This course has enabled students to develop practice within their existing posts, while some previous students have moved to more specialised or promoted posts. It has also encouraged some students to continue with research on completion of their studies. Other students have become involved in training initiatives.

- Employability
The Postgraduate Dementia Studies course is intended for experienced professionals from all relevant disciplines. Our students learn great transferable skills that enable them to impart knowledge to colleagues and other students, transfer awareness and implement action in the community, and provide training to family members and carers. The course also enhances employability within the broad field of dementia care enabling students to move to more specialised and promoted posts within health and social care settings.

- Industry connections
All of the students on the course are working within the dementia field and, as such, the course engages with a wide range of organisations across statutory, private and not-for-profit sectors in different countries within the UK, Europe and worldwide.

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Globally health is changing rapidly and in many countries millions of people are dying from preventable diseases. Read more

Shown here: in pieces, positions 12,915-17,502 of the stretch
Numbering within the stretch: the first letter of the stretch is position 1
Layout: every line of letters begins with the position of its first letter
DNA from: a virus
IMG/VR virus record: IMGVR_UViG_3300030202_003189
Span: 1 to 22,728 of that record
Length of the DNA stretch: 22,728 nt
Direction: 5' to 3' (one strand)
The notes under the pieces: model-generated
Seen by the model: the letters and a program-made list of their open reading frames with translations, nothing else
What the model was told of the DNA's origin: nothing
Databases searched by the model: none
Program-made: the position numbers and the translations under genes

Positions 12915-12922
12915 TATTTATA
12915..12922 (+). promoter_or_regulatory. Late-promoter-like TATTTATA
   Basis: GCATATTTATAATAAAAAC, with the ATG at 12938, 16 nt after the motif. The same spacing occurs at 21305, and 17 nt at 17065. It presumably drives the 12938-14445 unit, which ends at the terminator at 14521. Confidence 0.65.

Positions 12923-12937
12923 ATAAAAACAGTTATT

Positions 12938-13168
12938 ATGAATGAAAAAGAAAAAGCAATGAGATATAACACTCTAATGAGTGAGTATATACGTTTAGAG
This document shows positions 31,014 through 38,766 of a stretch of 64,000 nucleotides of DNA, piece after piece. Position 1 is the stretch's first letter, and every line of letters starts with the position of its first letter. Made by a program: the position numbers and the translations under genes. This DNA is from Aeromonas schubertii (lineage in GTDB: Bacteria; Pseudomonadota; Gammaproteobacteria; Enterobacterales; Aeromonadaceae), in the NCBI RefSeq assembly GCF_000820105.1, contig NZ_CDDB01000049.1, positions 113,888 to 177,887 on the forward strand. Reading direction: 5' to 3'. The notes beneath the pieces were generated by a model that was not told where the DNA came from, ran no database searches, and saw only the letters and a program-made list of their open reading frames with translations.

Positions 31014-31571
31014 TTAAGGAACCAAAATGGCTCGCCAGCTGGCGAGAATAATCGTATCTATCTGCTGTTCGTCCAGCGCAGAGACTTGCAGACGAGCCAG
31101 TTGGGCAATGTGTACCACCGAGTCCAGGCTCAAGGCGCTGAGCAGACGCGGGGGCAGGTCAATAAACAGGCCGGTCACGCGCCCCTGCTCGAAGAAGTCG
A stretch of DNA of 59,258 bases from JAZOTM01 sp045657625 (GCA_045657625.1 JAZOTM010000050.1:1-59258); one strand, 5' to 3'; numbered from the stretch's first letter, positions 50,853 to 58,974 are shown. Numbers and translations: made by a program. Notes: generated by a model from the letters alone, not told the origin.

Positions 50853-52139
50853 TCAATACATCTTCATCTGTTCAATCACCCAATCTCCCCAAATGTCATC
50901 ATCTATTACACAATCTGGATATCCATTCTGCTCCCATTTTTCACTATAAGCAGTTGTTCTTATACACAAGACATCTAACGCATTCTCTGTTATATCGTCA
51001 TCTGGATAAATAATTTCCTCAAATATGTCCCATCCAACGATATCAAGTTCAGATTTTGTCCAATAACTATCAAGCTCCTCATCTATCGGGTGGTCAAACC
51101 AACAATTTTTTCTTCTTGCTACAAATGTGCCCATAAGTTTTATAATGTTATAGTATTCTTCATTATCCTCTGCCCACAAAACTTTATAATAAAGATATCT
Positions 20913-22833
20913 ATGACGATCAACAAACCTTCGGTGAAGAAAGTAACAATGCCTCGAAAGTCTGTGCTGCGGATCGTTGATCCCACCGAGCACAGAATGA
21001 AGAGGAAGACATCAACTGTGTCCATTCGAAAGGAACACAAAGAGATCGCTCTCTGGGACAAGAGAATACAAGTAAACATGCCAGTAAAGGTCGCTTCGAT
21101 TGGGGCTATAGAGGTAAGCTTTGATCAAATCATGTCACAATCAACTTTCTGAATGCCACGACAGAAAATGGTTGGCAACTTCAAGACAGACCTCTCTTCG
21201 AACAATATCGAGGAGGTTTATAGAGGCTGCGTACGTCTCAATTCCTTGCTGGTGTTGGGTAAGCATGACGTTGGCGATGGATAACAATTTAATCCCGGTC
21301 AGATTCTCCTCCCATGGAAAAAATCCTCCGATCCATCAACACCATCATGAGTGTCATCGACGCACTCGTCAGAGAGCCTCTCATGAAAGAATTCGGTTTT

Globally health is changing rapidly and in many countries millions of people are dying from preventable diseases. The World Health Organization calculates that two thirds of an estimated annual 56 million deaths are due to non-communicable diseases including cardiovascular disease, cancer, diabetes and chronic lung diseases.

Obesity is a key determinant of these diseases and yet, at the other extreme, over 7.5 million preschool children die each year from malnutrition. Cardiovascular diseases alone represented 30 per cent of global deaths in 2012. About three quarters of the global NCD deaths occur in low-and middle-income countries, and infectious diseases including AIDS/HIV and other immunisable diseases, still affect many people in developing and developed countries alike.

Supporting people to stay well is the essence of public health. Practitioners advise and develop programmes to make a difference in areas such as nutrition, immunisation, tobacco and alcohol, drug addiction recovery, sexual health, pregnancy and children’s health. They are also concerned with issues such as health inequality, health care service equity, population programmes and disease surveillance.

What does our MSc provide?

We offer a challenging and rewarding masters programme in all aspects of public health with optional pathways specialising in nutrition, intelligence (working with information) and global health. Our modules cover a broad range of subjects taught by expert academic staff with a focus on professional practice. They will equip you for a successful career in the public or private sector, or a role as an academic researcher.

Who should study?

Our programme will suit graduates or experienced health professionals who want to develop their knowledge of public health or learn new skills.

Introducing your course